Thursday, February 7, 2008

2008 Wall Hanging Blocks...almost finished

I've put the finishing touches to my first block by adding some seam embellishments. Since the right side of the butterfly is so busy, I've done some stacked embroidery stitches combined with some beads on the left side. This was a fun block and came together easily.

Many of my ideas come to me in the middle of the night. Sometimes I get up and jot the idea down or draw a quick sketch. One of those ideas came to me last week and I pieced another block based on my thoughts. It hasn't turned out exactly as I pictured it but I know what I need to do to change it.

In any case, I went ahead and embellished the block. It is based on curves like so many of my talented friends have done on their blocks. The entire block would have made a flower with the curved pieces being the petals. The second row of petals didn't turn out as I wanted them to but the block as a whole was okay. It's back to the drawing table to work out the petal arrangement on this flower block.

The beaded area in the center would have been the center of the large flower. My dear friend Julie suggested I put silk petals around it and that worked great. I still have a few things I would like to add but I'm almost finished.

Several friends found some antique trim that I fell in love with. I searched the internet and haunted the antique stores and only saw it one time. It was at the Houston Quilt Festival about 2 years ago. She had about 16 inches and it cost around $40 as I remember. I couldn't bring myself to pay that much for trim but decided I would try and make my own. It's the blue "buds and bows" type trim on the above block.

Here is a picture of the antique trim and a closeup of my attempt to reproduce it.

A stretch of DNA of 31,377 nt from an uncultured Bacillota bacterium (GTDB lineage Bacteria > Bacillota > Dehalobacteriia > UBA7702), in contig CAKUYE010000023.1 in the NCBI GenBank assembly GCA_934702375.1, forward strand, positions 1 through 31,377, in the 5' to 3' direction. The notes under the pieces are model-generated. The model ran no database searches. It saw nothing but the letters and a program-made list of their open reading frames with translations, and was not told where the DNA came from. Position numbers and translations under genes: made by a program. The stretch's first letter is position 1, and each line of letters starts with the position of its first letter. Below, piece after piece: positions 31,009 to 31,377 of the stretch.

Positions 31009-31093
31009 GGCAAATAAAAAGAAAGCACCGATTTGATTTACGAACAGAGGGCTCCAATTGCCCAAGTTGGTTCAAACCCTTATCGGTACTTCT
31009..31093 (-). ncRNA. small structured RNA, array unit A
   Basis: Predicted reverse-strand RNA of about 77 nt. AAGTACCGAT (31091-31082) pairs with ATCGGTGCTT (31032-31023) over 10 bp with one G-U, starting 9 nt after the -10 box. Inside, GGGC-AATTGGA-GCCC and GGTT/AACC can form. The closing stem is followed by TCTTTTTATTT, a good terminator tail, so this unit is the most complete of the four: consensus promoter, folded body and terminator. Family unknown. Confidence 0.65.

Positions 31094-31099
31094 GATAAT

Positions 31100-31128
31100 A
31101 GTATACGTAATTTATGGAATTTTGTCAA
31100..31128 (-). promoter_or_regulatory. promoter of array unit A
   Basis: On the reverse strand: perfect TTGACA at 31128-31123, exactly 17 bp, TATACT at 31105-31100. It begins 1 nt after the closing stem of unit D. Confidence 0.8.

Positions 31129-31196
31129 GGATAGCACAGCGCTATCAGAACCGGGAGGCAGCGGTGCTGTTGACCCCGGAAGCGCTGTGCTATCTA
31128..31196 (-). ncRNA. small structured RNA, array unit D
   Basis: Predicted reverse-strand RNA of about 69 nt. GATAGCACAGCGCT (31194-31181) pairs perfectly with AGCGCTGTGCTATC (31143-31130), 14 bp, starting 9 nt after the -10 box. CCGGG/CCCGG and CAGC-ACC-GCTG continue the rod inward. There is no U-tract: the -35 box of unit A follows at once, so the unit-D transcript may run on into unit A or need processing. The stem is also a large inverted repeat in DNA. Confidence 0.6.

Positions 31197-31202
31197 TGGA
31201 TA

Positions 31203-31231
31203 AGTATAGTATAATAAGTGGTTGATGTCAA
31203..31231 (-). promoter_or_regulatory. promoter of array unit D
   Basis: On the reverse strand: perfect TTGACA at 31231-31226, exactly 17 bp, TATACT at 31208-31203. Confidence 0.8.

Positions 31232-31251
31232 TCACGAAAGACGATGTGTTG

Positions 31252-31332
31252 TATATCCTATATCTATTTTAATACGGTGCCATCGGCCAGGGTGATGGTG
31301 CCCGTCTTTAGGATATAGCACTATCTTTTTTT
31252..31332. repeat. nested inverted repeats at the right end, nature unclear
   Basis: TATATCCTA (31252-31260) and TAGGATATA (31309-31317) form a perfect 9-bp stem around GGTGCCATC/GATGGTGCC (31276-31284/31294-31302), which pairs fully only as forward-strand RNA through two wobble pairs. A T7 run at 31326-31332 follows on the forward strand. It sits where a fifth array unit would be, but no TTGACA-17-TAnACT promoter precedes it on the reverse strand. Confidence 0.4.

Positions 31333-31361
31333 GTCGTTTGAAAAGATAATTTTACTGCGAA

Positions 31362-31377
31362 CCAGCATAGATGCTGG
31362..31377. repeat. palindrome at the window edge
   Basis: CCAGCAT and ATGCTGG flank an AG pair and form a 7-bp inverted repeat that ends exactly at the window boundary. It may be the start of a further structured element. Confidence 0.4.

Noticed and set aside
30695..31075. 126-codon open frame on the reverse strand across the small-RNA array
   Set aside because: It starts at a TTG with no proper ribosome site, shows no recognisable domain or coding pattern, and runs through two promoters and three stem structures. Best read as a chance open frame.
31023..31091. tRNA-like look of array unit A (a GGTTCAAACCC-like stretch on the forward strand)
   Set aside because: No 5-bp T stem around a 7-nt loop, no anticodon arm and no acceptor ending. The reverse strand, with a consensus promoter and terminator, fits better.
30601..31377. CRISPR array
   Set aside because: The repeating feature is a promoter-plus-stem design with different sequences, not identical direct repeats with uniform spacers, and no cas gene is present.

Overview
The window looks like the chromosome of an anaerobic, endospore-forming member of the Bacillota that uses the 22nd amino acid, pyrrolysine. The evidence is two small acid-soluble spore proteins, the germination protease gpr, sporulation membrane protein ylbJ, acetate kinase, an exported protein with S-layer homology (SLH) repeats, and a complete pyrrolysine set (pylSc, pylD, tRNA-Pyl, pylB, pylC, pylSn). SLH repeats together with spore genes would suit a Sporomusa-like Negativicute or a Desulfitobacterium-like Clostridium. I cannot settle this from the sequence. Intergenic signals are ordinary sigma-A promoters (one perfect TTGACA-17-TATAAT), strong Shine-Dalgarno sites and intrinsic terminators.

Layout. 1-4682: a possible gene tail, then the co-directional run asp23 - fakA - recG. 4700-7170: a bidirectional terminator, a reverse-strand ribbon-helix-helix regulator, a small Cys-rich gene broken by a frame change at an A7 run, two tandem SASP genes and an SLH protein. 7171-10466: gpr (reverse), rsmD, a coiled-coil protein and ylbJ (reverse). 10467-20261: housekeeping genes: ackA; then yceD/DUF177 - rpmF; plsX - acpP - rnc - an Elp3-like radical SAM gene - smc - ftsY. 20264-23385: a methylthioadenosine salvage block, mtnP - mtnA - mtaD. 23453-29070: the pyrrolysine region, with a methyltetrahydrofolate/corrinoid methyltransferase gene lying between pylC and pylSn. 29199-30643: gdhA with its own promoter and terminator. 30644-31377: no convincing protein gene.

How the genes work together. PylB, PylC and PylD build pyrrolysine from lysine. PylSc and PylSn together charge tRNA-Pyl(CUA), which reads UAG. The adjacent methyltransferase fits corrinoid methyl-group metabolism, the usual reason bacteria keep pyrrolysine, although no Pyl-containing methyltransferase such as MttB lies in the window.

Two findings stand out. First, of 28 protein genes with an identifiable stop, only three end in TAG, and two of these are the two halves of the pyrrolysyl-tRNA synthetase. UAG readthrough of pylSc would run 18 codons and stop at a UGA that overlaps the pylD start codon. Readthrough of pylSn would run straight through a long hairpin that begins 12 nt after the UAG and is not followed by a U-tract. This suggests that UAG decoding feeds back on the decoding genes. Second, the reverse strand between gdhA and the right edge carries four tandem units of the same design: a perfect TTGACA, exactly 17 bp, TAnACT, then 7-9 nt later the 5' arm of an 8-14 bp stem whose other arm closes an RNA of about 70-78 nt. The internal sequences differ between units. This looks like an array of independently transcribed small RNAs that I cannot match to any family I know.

I'm looking forward to our upcoming stitching retreat beginning on Monday. Trying to decide what to take is the hardest part. We couldn't care less about the clothes, food and toiletries; in fact, I forgot all my clothes one time. We do worry about packing the things we will need to stitch with. I'm hoping to work on several projects including a needlecase for an upcoming exchange. I'll take lots of pictures to share.

Friday, February 1, 2008

Celebrating Springtime in February

What a joy it's been working on our 2008 wall hanging for breast cancer awareness. I love working with the wonderful colors Stephanie suggested and the butterfly theme. With the beading almost complete on my butterfly I decided to make silk roses.

I had to dye ribbon to the color I wanted and thought about some Hanah Shibori silk Rippins in my stash. It should be a crime to over-dye this beautiful silk but I have to confess to doing just that.

Another experiment was to try the Ranger dyes I used in my landscape project. Being a synthetic dye for use with man-made fibers, I wasn't sure how they would work on silk.

I diluted the dye in several strengths and brushed it onto the ribbon. Then I microwaved the ribbon until it was partially dry. I ironed it until the creases were out and then burned the edges to prevent fraying. I am really pleased with the results. Don't you just love it when you experiment with something new and it actually works!

The Hanah silk rippins have a beautiful sheen the picture doesn't convey. Although the shibori silk is very lightweight, it holds it's shape beautifully when the edges are burned.

I used a white silk satin and dyed my leaves seen in the photo to the right. They are cut out, burned and stitched on with a gold metallic feather stitch.

We have a Flickr site where we log the progress made on the twenty blocks which will make up our 2008 project. There are also several blogs where you can see some of the blocks in progress: Stephanie, Julie, Allie, Rengin , Linda & Judith

I will add other blogs as I'm aware of them. Check often and follow our wall hanging as it takes shape. What a rewarding experience to see my small block joined with others to make one beautiful creation. Little is much when we work together.